Gel nails have several attractive advantages:
- Natural Appearance: One of the best things about gel nails is their natural appearance. Due to their transparency and smooth finish, they are often indistinguishable from natural nails. This makes them ideal for those looking for a discreet and natural appearance.
- Flexibility: Gel nails are more flexible than acrylic nails, making them less likely to break or crack under pressure. This flexibility makes them comfortable to wear every day.
- No Strong Odour: Unlike acrylic nails, gel nails generally do not emit a strong chemical odour, which is more pleasant for those sensitive to smells.
- Durability: Although gel nails may be more flexible, they remain durable and scratch-resistant, making them suitable for an active lifestyle.
Disadvantages Of Gel Nails
However, gel nails are not without their drawbacks.
- Potential Fragility: Despite their flexibility, gel nails can be more fragile than acrylic nails. Improper application or excessive length can make them more prone to breakage.
- Curing Process: Gel nails require exposure to UV or LED light to cure, which means the process may take a little longer compared to applying acrylic nails.
- Difficulty of Removal: Removing gel nails can be tricky and must be done carefully to avoid damage to natural nails. It may also require the use of specific products and the intervention of a professional.
The Differences Between Acrylic And Gel Nails When Applying
When applying and constructing false nails, the techniques differ significantly. Although the differences are not very apparent after installation, they may be evident during installation.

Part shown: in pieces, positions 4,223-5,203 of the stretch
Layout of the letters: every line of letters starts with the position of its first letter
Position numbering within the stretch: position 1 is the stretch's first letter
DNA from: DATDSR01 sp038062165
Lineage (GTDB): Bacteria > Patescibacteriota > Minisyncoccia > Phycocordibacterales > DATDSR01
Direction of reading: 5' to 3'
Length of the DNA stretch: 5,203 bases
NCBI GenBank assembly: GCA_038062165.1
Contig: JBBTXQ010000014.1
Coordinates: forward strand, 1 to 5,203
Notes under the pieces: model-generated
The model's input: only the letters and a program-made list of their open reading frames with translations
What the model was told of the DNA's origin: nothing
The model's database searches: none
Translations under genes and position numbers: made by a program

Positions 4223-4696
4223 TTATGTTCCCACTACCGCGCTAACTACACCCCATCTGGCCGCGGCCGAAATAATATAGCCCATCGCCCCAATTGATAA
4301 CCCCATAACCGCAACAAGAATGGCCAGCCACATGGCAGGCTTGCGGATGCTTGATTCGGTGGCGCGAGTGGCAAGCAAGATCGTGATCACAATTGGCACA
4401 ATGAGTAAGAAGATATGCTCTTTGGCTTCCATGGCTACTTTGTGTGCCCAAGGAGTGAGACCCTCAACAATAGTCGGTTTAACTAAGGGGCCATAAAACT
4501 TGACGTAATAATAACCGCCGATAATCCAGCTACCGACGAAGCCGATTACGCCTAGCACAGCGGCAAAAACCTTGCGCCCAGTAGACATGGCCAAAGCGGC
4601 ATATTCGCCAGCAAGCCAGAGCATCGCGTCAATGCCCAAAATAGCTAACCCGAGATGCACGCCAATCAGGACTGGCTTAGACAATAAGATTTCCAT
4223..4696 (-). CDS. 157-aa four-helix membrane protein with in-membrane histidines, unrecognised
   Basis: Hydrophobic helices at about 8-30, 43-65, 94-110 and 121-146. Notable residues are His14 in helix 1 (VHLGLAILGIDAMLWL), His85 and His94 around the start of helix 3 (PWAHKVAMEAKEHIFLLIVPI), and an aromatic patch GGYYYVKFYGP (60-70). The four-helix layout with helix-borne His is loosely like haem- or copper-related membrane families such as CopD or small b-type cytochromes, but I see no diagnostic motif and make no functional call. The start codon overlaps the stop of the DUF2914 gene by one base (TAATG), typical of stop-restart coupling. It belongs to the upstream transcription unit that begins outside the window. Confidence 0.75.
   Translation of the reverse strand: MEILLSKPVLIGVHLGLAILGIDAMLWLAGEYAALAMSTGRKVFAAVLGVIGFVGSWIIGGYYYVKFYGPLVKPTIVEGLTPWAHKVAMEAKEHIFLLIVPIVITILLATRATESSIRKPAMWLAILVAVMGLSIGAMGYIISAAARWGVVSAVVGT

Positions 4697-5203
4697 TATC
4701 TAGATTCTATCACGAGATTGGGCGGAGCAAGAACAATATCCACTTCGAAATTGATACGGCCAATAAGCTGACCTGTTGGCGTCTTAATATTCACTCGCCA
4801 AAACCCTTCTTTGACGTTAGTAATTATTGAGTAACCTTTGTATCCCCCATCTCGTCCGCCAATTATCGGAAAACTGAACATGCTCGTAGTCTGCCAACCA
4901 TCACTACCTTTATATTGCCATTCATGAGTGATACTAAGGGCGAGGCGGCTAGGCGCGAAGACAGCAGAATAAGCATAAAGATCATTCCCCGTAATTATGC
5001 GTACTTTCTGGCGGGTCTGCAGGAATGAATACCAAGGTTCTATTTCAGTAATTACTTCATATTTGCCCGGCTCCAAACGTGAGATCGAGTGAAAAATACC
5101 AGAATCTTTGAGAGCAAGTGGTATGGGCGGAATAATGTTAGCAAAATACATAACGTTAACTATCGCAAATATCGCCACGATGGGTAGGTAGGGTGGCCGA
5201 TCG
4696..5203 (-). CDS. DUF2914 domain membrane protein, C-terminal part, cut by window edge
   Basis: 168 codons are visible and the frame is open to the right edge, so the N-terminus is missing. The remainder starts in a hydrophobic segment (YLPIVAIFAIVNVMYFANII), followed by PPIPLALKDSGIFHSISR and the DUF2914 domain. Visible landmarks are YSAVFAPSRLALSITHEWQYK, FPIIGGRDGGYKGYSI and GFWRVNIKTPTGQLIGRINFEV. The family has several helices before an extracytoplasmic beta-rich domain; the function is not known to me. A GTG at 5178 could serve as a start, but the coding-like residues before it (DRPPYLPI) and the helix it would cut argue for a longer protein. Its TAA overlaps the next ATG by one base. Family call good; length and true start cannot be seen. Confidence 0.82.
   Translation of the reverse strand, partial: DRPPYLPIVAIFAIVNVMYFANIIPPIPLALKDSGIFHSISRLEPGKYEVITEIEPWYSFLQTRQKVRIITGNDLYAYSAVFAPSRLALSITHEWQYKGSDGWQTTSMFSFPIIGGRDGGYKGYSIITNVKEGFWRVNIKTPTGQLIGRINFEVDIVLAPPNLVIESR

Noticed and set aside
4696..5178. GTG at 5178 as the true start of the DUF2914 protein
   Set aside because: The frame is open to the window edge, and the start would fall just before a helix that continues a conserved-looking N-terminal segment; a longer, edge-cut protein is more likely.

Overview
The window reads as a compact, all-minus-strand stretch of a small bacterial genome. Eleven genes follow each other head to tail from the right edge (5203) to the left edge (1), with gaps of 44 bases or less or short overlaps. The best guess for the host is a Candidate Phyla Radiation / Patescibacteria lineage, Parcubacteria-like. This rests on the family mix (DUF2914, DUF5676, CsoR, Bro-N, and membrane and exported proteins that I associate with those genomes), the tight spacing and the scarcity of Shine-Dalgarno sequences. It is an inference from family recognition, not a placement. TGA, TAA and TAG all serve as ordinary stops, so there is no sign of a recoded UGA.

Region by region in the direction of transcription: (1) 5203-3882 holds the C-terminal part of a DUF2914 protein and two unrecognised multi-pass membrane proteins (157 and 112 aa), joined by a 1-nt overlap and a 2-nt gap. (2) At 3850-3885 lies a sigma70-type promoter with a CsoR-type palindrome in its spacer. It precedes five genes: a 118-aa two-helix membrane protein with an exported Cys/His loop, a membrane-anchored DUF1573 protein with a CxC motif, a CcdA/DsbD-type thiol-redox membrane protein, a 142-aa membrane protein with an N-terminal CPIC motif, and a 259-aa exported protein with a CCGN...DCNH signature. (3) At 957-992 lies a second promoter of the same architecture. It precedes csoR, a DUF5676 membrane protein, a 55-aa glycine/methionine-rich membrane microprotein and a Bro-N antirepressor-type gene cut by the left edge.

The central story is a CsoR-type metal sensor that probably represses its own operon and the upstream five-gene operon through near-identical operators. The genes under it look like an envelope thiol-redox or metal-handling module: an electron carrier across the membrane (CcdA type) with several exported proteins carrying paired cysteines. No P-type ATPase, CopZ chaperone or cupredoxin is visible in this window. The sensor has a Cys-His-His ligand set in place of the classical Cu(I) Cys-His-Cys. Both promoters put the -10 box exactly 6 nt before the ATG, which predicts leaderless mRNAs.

For gel nails, the gel has a sticky, viscous, paste-like consistency. It requires the use of a UV lamp to catalyse the gel. One of the significant advantages of gel is that you have a longer working time. You can shape and adjust the shape at your own pace, making it more accessible to beginners.
Brushes used for modelling gel have shorter, firmer bristles than those used for resin. Additionally, the gel has no noticeable odour when applied. When it comes to resin or acrylic, the main difference from the gel is that the material dries naturally in the open air without the need for a UV catalyst. However, this means you have a limited amount of time to build the nail, usually about a minute on average, depending on the type of acrylic used. It is essential to have all the necessary equipment from a nail technician to carry out the application.
For application, you dip your brush in the monomer, then in the acrylic powder, and you form a ball that you model on the nail. Brushes used for acrylic have longer, softer bristles than those used for gel. Another notable difference is that the monomer, which is used with the resin, gives off a powerful odour that can be bothersome to some people.
The Differences Between Acrylic And Gel Nails For The Wearer
For the wearer, the gel offers a slight flexibility, making the nails slightly more flexible compared to an acrylic application. This increased flexibility means that if a nail breaks, there is generally less damage to the natural nail. Plus, the gel finish is naturally glossy, unlike acrylic. However, it is expected to apply a colour coat or top coat to achieve the desired final finish.
When it comes to acrylic, nails are solid, equivalent to the hardness of concrete. However, this can cause more pain for the natural nail if it breaks. The result of acrylic is generally non-glossy, but this is usually fine as the finish is adjusted once the colour or top coat is applied.